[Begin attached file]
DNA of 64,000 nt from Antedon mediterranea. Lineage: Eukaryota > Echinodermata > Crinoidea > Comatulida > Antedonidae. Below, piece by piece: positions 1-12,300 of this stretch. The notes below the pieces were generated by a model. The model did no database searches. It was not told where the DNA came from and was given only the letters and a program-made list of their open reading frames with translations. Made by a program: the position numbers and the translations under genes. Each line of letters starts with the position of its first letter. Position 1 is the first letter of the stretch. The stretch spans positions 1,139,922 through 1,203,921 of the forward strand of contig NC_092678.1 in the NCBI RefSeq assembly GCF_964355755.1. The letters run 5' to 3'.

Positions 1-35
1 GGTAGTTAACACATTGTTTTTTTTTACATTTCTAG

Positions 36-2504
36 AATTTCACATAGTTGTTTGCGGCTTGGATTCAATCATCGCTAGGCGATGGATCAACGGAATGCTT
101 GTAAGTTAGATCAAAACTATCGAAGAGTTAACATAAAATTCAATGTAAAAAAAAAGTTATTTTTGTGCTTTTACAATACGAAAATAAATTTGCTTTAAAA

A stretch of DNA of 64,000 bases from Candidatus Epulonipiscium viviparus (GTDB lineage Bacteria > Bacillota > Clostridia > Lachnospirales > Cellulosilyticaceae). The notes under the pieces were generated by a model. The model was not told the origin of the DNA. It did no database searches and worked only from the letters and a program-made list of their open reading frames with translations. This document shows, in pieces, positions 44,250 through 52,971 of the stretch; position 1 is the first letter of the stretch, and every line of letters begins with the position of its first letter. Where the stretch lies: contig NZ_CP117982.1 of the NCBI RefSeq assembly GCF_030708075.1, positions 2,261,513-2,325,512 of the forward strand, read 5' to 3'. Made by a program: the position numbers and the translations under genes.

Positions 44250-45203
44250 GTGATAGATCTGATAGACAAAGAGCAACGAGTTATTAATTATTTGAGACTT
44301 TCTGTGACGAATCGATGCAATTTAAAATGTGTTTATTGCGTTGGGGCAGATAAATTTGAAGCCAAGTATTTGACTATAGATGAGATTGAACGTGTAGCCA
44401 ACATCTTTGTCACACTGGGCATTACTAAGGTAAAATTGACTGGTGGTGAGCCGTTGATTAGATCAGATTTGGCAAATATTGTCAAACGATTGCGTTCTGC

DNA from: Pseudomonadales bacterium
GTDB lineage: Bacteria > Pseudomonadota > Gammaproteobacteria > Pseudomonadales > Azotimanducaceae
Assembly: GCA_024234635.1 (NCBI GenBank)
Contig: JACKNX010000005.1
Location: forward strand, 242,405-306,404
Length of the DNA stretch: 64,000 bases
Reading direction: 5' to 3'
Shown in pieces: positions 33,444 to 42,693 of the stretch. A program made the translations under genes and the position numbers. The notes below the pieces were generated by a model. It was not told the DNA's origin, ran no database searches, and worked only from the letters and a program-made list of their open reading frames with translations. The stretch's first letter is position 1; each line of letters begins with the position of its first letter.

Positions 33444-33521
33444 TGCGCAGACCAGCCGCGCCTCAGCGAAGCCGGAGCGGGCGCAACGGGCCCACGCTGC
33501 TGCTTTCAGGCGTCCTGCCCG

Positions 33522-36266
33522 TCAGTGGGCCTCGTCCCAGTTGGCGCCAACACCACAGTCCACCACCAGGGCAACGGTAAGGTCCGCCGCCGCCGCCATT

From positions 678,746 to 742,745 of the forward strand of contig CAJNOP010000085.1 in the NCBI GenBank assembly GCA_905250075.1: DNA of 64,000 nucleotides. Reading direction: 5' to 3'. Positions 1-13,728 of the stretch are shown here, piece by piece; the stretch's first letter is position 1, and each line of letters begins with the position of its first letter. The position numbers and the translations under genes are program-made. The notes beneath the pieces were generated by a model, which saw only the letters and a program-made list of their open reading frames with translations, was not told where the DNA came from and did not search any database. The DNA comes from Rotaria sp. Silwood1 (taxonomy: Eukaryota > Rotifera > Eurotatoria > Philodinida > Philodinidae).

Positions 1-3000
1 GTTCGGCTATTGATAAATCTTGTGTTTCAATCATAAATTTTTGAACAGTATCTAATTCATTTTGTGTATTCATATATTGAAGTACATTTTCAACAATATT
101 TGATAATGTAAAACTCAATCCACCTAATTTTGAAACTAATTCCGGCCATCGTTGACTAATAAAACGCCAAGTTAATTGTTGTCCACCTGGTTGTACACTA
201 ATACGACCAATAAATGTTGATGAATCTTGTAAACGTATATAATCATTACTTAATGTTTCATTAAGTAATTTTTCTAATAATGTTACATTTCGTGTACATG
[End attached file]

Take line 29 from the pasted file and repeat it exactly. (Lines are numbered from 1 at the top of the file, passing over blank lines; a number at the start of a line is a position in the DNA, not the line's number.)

201 ATACGACCAATAAATGTTGATGAATCTTGTAAACGTATATAATCATTACTTAATGTTTCATTAAGTAATTTTTCTAATAATGTTACATTTCGTGTACATG